As global equities markets tumble and gold soars, the world outside the United Kingdom tries to make sense of just what our British cousins did last night. There are many narratives. UKIP Leader Nigel Farage is calling it "our independence day." U.S. presidential candidate Donald Trump is calling it a precursor to his own election in November. Many opponents are dismissing it as a racist backlash against immigrants and refugees.
Maybe it is a little bit of all those things. Maybe it is something else completely. Whatever else it may represent, one thing is undeniable for opponents of central economic planning, giant international bureaucracies and global crony capitalism: Brexit is hated by all the right people.
One doesn't have to be an expert on European politics to instinctively understand that if the governments, the central banks and all their connected crony capitalists are howling there will be Armageddon if you do X, it is virtually always in your best interest to do X.
And howl is just what they have been doing, with a nonstop campaign to scare the daylights out of British voters should they consider withdrawing their consent to Brussels. As MEP Daniel Hannan pointed out, they haven't been unwilling to just make things up in their desperation to intimidate the people into a Remain vote.
As an American, I can't help thinking about George W. Bush's scare-tactic speech to convince Americans to support TARP back in 2008. Public outrage had sufficiently worried Congress to vote against the bill the first time around. Bush's speech, littered with many of the same pseudo-economic canards thrown at British voters today, convinced enough Americans to relent that Congress eventually felt safe ramming it through.
This time, it didn't work.
For those dismissing the vote as the kind of "nativist" bigotry they say inspires the Trump movement in America, there is that inconvenient other little fact that the UK is the second largest net payer in the EU, next to Germany. Critics of the EU predicted, long before the rise of Nigel Farage, Donald Trump or Marine Le Pen, that the EU would fail when the net payers grew tired of subsidizing the net payees. British citizens just confirmed their prescience.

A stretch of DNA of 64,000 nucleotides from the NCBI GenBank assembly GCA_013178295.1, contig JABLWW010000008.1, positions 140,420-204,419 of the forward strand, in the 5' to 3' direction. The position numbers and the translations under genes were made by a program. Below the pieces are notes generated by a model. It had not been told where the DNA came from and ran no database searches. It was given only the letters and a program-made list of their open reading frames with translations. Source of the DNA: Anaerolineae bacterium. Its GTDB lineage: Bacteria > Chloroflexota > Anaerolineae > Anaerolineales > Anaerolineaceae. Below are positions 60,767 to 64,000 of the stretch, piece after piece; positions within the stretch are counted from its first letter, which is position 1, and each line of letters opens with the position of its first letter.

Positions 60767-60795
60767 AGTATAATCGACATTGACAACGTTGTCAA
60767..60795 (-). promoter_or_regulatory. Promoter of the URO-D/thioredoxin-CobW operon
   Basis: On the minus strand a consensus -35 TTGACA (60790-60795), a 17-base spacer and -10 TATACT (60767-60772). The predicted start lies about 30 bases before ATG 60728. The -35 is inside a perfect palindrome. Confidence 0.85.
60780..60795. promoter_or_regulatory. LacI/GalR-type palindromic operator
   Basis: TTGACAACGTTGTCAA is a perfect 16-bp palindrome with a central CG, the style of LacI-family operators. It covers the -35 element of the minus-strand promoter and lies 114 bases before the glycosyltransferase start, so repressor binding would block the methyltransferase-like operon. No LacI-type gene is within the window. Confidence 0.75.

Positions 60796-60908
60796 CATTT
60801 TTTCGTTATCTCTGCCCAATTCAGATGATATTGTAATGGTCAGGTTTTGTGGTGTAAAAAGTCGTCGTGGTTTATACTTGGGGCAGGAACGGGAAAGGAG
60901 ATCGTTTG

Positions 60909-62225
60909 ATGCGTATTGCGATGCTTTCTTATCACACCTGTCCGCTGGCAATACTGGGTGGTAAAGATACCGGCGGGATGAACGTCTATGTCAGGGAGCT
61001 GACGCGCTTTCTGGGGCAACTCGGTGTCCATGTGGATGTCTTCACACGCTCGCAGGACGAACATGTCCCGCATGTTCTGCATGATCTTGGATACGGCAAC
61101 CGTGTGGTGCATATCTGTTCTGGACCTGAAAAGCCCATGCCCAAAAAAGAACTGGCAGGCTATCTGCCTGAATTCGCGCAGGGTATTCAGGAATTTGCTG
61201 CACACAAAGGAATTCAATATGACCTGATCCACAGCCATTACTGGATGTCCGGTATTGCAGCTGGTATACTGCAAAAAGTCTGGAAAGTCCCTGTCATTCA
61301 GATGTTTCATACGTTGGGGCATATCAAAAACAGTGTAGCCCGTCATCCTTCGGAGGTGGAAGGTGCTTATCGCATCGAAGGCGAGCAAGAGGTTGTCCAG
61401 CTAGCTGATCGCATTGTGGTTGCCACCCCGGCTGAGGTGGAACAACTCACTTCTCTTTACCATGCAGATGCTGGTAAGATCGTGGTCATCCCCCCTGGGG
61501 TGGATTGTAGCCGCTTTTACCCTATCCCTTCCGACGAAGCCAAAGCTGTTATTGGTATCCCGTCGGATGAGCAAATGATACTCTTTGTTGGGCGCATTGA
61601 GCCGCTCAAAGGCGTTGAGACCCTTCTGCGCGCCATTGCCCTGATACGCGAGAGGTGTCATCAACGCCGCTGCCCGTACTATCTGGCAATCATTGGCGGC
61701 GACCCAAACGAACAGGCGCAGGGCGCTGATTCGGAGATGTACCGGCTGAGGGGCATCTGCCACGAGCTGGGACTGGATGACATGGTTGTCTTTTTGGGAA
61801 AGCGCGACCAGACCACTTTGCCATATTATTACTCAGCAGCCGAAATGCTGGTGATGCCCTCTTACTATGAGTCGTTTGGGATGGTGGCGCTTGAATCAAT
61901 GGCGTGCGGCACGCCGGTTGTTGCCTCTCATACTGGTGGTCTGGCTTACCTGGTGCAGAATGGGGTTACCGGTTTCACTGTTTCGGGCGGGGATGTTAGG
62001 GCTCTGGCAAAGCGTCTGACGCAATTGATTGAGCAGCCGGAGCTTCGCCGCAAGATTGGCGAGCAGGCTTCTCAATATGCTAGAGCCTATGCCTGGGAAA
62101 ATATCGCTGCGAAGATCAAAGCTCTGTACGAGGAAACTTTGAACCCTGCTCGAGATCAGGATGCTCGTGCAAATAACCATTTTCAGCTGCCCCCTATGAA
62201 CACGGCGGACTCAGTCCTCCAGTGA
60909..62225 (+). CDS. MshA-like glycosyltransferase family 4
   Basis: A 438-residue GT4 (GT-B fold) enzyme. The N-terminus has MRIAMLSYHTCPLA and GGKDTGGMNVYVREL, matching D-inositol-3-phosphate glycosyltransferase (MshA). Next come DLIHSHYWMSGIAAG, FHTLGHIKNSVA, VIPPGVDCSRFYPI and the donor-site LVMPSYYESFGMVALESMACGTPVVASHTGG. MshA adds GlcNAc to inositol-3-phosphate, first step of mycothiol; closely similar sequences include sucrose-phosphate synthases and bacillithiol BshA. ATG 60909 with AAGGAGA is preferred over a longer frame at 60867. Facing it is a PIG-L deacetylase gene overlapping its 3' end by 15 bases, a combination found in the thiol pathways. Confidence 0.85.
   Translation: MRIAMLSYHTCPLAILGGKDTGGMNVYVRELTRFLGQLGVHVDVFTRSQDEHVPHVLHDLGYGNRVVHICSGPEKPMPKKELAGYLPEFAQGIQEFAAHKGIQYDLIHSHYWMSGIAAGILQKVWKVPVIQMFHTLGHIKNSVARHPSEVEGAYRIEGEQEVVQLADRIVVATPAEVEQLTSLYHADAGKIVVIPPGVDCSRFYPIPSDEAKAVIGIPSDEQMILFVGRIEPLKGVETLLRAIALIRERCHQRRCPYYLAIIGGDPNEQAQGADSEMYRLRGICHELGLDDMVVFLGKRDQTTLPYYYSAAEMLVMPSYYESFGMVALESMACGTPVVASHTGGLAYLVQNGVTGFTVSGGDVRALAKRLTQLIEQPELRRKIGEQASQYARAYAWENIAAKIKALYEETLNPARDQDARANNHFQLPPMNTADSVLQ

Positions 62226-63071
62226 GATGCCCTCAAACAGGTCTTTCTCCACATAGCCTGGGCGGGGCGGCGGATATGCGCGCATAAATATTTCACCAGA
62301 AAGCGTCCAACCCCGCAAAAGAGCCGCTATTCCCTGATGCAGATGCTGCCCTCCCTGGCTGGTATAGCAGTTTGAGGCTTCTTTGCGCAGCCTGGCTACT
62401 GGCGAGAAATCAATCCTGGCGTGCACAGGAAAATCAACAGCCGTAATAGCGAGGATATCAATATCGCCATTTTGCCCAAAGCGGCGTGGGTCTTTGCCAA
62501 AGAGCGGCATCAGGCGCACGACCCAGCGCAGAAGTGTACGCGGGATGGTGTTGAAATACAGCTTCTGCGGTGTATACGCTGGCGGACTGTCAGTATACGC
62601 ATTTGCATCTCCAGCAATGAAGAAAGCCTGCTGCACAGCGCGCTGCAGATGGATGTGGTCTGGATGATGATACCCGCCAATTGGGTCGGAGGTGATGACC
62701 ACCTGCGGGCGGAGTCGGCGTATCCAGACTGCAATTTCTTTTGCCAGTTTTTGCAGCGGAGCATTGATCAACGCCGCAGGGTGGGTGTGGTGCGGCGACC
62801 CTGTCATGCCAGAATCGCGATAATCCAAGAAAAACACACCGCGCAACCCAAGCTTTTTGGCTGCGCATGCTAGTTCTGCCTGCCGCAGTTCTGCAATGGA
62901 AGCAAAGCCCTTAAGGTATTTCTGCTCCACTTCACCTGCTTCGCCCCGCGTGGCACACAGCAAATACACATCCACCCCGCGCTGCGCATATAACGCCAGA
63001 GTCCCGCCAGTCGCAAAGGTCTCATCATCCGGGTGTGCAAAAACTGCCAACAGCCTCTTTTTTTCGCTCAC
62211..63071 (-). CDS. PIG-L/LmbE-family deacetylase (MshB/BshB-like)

Ironically, the "nationalist" movements sweeping across the West are the precise opposites of nationalist movements in the 20th century. Then, nationalism was a centralizing force, antagonistic towards local government. Now, it's a decentralizing force, taking economic and political power away from larger political units and returning it to relatively more local ones.
What it is not is necessarily a conservative, liberal or libertarian movement. Individual nations and even the local cultures within them have myriad visions for what they believe society should look like. The Trump movement longs for traditional conservatism, with its protectionist tariffs, government-funded infrastructure and restrictive borders. The secessionists movements in Vermont and Quebec, Canada sought to create socialist societies. And the "Texit" movement, well, they just want to be Texans.
Neither will Brexit be a panacea for all British ills. It is likely they will make mistakes in the short term, like most secessionist movements have in the past, including the Americans in 1783. But it will be Britons making their own mistakes and living with the consequences, something they have now demanded their right to do.
Whatever Brexit ends up looking like in the short and long terms, one can't help remembering a night 27 years ago, when the people in a city in Germany decided they'd obey their masters no longer and knocked over a wall. Oh brave new world, that has such people in't!
Tom Mullen is the author of Where Do Conservatives and Liberals Come From? And What Ever Happened to Life, Liberty and the Pursuit of Happiness? Part One and A Return to Common Sense: Reawakening Liberty in the Inhabitants of America.